Rule Number One: Open Your Door
Advice for freshmen from BU seniors
By the end of September, most people have settled into a routine: classes, work, the gym, the dining hall, the library, and maybe even a social life. Many first-year students, however, have a tougher transition: their new freedom, combined with their new responsibilities, can be overwhelming.
“The most common issues that I see from freshmen have to deal with moving away from home and living on their own for the first time,” says Mike Del Duke (SMG’09), a resident assistant in Warren Towers. “That includes missing friends from high school, not knowing how to properly do laundry, and living with a stranger for the first time.”
While there’s no quick fix for getting comfortable with a new college life, there are a few small steps that freshmen, or students of any age, can take to ease the transition.
We asked four resident assistants for their best advice on how to cope with college life during the first few weeks of school. Here’s what they had to say:
1) Open your door.
The first, and most important, rule of freshman year: leave your door open when you’re at home in your room. It’s a low-impact, easy way to make new friends. “Say hello to people who walk by,” says Shawn Fitzpatrick (ENG’09), an RA in Towers. “That first awkward conversation can lead to many great friendships.”
“Other people will know that you’re welcoming anything, from short greetings to full conversations,” adds Jon Suen (SAR’09), a Warren Towers RA. “If you’re the type to get anxious walking into a room full of new people, this method is great because it invites people to come to you.”
Don’t forget about study lounges and other locations in your building, either — your new friends don’t have to come from right next door.
2) You’re in a new place. Try something new.
So you were editor of the yearbook, captain of the basketball team, and president of Model U.N. in high school. That doesn’t mean you have to be the same person here. “My best advice is to be willing to step out and try new things,” says Towers RA Leah Miller (SAR’09,’11). “You have to be very proactive your first year to go around and meet people on your floor and in your building, as well as take the time to investigate the many clubs and programs on campus to find something you can connect with and be a part of.”
That’s not to say you have to pull a complete 180: “If you had something you really loved to do in high school — play an instrument, sing, act, dance — you should definitely continue that at BU,” Miller says. “Not only will it expand your community of friends, but it will also help you to relax and have some fun.”
3) Don’t throw away your free time.
“I see a lot of freshmen get too overtaken by the amount of free time they have, compared to the standard hours most students experienced in high school,” says Fitzpatrick. The problem is, with no one forcing you to do your homework, and a lot of your new friends living right next door, it’s tough to buckle down and get to work.
“Make yourself a schedule and learn what works for you,” Miller advises. “If you’re easily distracted in your room, try other study locations on campus, such as the library or Starbucks. Yes, you want to have fun in Boston, but your main priority in being here is to get an education, so you don’t want to overlook your classes.”
If the answer isn’t as simple as going to the library, the Educational Resource Center can help. The center, located on the fourth floor of the GSU, has offerings from peer tutoring to specialized Organic Chemistry prep courses (hello, premeds!) to help you handle your academic responsibilities.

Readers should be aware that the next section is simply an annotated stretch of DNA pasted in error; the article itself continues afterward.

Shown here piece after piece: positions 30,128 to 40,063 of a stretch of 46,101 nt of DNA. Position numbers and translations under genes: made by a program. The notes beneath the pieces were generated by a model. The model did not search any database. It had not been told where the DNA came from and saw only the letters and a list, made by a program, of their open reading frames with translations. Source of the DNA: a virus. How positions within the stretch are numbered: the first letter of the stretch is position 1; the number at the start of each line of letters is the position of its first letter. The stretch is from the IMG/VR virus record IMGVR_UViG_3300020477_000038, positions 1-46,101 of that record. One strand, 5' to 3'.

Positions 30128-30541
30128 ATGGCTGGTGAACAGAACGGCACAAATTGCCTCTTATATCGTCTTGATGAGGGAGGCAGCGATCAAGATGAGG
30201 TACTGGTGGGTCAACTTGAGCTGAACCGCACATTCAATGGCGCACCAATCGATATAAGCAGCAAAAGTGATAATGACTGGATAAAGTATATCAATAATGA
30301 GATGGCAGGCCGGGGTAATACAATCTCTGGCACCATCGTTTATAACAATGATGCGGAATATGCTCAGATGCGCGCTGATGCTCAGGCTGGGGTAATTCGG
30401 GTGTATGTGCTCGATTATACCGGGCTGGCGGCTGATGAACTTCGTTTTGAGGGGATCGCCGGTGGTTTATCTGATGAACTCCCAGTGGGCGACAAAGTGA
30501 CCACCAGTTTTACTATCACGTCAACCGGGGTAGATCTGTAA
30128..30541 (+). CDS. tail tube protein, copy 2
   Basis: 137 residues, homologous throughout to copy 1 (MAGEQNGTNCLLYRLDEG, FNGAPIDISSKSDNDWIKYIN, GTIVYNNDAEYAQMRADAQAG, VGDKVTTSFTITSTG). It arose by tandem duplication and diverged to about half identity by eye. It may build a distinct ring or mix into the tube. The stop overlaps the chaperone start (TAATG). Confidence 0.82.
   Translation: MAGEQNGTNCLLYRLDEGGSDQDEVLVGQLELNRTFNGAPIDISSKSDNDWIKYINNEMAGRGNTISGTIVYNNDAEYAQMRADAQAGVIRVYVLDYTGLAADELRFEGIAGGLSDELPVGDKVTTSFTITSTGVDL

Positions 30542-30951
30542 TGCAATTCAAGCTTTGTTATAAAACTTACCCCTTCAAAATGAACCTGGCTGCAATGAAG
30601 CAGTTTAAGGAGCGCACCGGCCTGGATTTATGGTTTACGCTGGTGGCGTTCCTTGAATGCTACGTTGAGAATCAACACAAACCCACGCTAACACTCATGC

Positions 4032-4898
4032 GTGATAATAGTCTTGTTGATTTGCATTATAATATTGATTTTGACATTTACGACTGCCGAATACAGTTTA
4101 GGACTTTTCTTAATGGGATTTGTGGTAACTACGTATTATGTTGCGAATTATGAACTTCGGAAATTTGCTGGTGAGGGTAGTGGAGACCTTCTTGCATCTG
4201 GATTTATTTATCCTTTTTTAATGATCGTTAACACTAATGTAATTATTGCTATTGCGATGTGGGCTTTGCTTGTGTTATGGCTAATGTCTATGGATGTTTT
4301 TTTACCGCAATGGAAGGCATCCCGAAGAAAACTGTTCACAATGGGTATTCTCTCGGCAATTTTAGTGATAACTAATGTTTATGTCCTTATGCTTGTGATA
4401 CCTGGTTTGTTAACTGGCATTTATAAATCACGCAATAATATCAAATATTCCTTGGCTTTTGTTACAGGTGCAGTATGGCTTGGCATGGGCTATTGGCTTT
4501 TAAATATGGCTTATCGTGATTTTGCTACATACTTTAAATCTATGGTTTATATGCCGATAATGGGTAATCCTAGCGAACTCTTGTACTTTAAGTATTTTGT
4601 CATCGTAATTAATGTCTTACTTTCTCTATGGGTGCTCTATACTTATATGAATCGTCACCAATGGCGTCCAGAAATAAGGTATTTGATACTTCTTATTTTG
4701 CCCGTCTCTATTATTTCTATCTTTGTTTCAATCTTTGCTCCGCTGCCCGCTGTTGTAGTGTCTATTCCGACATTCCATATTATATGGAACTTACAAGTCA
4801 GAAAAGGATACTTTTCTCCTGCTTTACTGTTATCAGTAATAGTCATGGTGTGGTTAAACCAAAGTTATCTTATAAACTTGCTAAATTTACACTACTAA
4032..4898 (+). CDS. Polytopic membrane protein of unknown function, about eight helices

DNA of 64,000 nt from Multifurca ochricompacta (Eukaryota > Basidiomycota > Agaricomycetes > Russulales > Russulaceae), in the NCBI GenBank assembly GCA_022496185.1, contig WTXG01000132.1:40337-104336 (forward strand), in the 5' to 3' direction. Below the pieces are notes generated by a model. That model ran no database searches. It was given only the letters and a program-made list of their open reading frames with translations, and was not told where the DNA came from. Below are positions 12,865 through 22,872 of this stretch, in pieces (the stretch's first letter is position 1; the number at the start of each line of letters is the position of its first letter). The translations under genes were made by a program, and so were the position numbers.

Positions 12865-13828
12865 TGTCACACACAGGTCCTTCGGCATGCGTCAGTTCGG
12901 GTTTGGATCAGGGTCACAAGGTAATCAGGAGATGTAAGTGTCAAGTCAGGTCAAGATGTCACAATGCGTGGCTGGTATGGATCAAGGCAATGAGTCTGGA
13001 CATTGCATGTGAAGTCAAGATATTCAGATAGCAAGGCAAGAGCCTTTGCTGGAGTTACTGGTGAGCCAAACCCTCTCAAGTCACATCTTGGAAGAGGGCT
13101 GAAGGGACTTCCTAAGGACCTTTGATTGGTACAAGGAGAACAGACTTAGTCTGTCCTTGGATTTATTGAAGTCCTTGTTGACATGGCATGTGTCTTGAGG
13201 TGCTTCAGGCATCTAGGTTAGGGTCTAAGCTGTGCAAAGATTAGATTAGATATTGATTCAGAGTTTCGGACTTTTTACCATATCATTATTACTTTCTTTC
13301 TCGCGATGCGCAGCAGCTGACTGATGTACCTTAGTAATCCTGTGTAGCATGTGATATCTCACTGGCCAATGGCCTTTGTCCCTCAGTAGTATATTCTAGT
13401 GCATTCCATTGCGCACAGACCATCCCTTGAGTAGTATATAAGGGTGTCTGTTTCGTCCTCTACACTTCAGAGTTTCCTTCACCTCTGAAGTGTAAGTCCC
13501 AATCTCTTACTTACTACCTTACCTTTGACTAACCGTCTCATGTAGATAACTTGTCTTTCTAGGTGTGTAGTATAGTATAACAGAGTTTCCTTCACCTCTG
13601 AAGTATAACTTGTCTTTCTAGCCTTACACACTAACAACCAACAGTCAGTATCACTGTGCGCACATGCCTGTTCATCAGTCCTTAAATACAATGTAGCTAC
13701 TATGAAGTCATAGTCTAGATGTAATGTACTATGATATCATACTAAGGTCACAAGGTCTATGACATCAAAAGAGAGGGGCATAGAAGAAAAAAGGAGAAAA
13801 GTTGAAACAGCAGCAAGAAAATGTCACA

4) You don’t have to drink.
No curfew! No parents! No one asking for your ID! Why wouldn’t you spend Thursday through Sunday partying?
“One thing first-year students should also be aware of is that from here on out, they are expected to act as adults,” says Suen. "They can make their own choices, but they should be aware of possible consequences and also that alternatives are available.”
In plain English: if you’re under 21, you can get busted for drinking — which can have consequences from an appearance before BU’s Office of Judicial Affairs to a real-live arrest.
Luckily there are plenty of alternatives — BU Central, the late-night venue in the basement of the GSU, has a terrific lineup this semester, including bands such as Tokyo Police Club and comedians Chelsea Perretti and Myq Kaplan (GRS’08). Not to mention that there’s a whole city out there with plenty of interesting all-ages options. If you don’t have a taste for alcohol, don’t despair.
5) We’re here for you.
“I know sometimes freshmen can feel as though they’re all alone on this big campus, but they need to realize that they’re not,” says Miller. “There are hundreds of other people struggling with the same adjustment issues. Also, they need to be reminded that if they’re having trouble, it will get better. The first weeks are always the hardest.”
Your resident assistant can help you learn about BU’s resources or deal with roommate trouble. Below are some links to other campus resources.
Student Health Services can help with both medical and behavioral needs, including alcohol and drug abuse, eating disorders and body image issues, and sexual health concerns.
The Student Activities Office lists events on campus and existing clubs and organizations.
The Student Employment Office has work-study, short-term, and long-term job opportunities.
SpeakEasy is an anonymous, confidential peer listening hotline. You can speak to someone Monday through Thursday, from 9:30 p.m. to 1:30 a.m., at 617-353-3528.
Marsh Chapel has information about religious life for all.
Jessica Ullian can be reached at firstname.lastname@example.org Comments